Ary: For me, the top half of the rankings start with the bonafide NHLers, and then move to players who might or might not be in the NHL, but have the potential to make a meaningful impact on the team. For instance, Roby Järventie’s potential impact at the NHL level outweighs Mark Kastelic’s likely NHL minutes, even if the latter will probably play more games this season. The same could be said about players like Philippe Daoust — who could be a nice top-nine piece if he develops well — and Tomas Hamara, over potential lower-ceiling players like Tyler Kleven.
nkb: Like the others, I believe part of the difference is the lack of information but part of it is also purely aesthetic preferences. What kind of player do you must prefer heavily informs our choices when there’s less formal criteria for evaluation.
Speaking of difference of opinion, the biggest disagreement between the staff and the readers was on the topic of Tyler Kleven. The staff had him 27th, and out of the top 25 altogether, but the readers voted him 19th. What shaped your opinion of Kleven? What’s his future with the organization?
Spencer: Ah, Tyler Kleven. Always an interesting prospect to discuss! I actually had Kleven 21st, ahead of most of my fellow writers. That being said, I think the main reason is the floor vs. ceiling discussion. I think Kleven probably maxes out as a third pairing defender but is more likely to be one of those bubble roster guys more than anything else. It’s tough to rank a player like that very high.
Trevor: I’d be shocked if Kleven never played any NHL games. He seems to be on that track based on how the team and reporters talk about him, and he has the size and physicality to at least have some competence. I hope he can be an impact player, although I’m not sure if he’ll have the overall skill level to be more than a 3rd pairing defenseman. That’s totally fine because an NHLer is still valuable, but if I were acquiring a prospect from Ottawa, I’d rather have someone with more potential upside.
Ross: I had Kleven 21st, because I imagine he will get NHL games. I do think there are two factors at play here in the disagreement. First is name recognition. Kleven played at UND with Pinto, JBD, and Sanderson. That being said, his stats on their own don’t stand out. I think watching guys like Pinto or Sanderson greatly outplay their pre-draft rankings has us expecting the same thing from a guy like Kleven, but that doesn’t mean he will do that well. On the flip side, I think most of the staff look for potential. A guy like Daoust or Guenette likely has higher potential, but also is in the Logan Brown category of they’re not going to succeed unless they can be at the top of a lineup. Like Spencer said, Kleven is modest floor, low ceiling. I think his future is a solid AHL career, with maybe 50 games as a 3rd-pairing guy spread across two or three seasons.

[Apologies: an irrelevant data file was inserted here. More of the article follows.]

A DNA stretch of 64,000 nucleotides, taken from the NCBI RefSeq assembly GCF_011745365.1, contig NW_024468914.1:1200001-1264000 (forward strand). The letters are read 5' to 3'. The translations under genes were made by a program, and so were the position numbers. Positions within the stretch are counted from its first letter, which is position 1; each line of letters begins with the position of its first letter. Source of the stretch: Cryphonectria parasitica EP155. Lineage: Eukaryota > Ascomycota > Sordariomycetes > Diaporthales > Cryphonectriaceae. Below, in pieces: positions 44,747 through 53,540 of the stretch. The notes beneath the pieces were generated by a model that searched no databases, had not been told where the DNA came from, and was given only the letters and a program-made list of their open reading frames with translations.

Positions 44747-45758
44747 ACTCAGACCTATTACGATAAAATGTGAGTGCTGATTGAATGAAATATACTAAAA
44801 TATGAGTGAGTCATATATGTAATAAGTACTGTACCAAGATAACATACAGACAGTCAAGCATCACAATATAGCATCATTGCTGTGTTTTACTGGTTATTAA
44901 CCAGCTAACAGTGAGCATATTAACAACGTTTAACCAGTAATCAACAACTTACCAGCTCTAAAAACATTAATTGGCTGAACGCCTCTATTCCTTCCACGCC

Beata: I hope Kleven turns into a good player, and I’m sure we’ll see him in the NHL at some point, but from what I understand, he has a pretty low ceiling. On a team with a weaker prospect pool he’d be ranked a lot higher, but the Sens have a lot of prospects with top of the lineup potential, and I’m personally more excited about those.
Owen: I went on the record this time last year and *guaranteed* Tyler Kleven would climb up the list in 2022. I can appreciate that he plays defence first and foremost but I really wanted to see an uptick in offence and it hasn’t materialized. The emergence of players like Tomas Hamara, Jorian Donovan, and Filip Nordberg should really motivate Kleven if he wants to carve out his place long-term.
Shaan: While I like Kleven’s chances of being an NHLer in some capacity down the line, part of what shapes my ranking is the potential to become an impact player. In that regard, I ranked guys like Hamara higher on my list on the basis of a higher offensive ceiling. Not necessarily production, but the ability to move the puck.